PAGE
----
The Semi-Slav defense (1.d4 d5 followed by ...e7-e6 and ...c7-c6) is one of the most popular opening set-ups for Black. Black can follow two entirely different concepts. One includes an early ...Ng8-f6 and leads to a number of popular and deeply analysed systems: the Meran, the Anti-Meran, the Botvinnik, the Moscow, the Anti- Moscow, the Westphalian, etc. The other, in which Black refrains from ...Ng8-f6 at an early stage, is presented by GM Michal Krasenkow on this DVD. Black keeps a choice between two double-edged interesting systems: the Noteboom variation (1.d4 d5 2.c4 e6 3.Nc3 c6 4.Nf3 dxc4) and the Stonewall (...f7-f5) if White plays an early e2-e3. Of course Black’s decision to refrain from an early ...Ng8-f6 gives White other options, the most important being the Slav gambit (1.d4 d5 2.c4 e6 3.Nc3 c6 4.e4 etc.). Therefore Black’s set-up may lead to a whole range of different and interesting positions, which help the black player to broaden his strategic and tactical understanding. This makes the Noteboom/Stonewall opening repertoire a particularly good choice for young, aspiring players.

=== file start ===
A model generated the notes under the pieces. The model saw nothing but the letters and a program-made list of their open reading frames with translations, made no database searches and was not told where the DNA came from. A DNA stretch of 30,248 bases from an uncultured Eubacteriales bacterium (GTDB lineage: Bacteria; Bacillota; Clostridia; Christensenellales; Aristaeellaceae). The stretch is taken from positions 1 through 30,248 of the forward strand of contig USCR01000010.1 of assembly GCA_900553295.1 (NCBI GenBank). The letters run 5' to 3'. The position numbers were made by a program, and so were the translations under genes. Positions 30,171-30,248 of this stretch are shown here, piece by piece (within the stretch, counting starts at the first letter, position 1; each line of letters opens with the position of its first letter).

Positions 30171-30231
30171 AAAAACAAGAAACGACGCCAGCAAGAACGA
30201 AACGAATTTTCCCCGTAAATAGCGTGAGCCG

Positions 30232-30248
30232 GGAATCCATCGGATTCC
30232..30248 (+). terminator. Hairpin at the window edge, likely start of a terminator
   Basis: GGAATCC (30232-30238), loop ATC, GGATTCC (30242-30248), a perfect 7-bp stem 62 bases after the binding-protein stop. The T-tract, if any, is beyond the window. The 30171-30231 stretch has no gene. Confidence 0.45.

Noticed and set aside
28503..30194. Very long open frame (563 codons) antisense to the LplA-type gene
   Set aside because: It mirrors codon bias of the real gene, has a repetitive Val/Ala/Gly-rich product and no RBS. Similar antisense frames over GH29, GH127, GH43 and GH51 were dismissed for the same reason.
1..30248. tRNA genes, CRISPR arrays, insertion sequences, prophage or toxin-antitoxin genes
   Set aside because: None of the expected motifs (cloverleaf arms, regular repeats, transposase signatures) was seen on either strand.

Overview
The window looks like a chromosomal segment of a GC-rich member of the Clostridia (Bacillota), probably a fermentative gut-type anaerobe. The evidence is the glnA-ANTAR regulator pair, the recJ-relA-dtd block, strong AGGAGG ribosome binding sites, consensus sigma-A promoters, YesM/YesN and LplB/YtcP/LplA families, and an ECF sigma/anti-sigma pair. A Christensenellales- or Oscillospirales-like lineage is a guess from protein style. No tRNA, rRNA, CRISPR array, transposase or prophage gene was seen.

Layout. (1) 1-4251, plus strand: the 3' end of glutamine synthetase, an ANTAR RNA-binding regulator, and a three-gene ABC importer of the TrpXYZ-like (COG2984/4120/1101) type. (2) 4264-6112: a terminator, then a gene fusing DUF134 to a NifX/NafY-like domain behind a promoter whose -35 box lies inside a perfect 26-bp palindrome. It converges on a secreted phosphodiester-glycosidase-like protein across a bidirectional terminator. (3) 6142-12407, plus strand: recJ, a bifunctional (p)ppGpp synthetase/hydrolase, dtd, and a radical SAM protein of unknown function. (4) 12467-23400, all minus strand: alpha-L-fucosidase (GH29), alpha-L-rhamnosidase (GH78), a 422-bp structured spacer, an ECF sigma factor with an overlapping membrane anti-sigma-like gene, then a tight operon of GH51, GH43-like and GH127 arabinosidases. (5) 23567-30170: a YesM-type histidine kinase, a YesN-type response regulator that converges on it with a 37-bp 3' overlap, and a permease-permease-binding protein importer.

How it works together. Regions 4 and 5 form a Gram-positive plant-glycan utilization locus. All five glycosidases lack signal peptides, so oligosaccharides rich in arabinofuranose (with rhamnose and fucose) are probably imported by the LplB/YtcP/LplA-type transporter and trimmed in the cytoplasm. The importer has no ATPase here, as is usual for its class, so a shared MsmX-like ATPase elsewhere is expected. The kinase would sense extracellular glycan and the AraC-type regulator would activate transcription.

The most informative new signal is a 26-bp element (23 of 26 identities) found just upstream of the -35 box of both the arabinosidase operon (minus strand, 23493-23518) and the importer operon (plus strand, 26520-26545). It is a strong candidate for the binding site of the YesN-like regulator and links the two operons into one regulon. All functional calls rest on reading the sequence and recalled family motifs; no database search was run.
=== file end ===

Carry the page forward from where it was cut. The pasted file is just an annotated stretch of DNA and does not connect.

• Video running time: 5 hours 29 minutes
• With interactive training including video feedback
• Analysis texts of the variations by Krasenkow
• Exclusive database with 75 annotated Grandmaster games
• Including CB 12 Reader

Order Krasenkow's Triangle Setup DVD in the ChessBase Shop


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Topics Leiden

Sagar Shah is an International Master from India with two GM norms. He is also a chartered accountant and would like to become the first CA+GM of India. He loves to cover chess tournaments, as that helps him understand and improve at the game he loves so much. He is the co-founder of the ChessBase India website.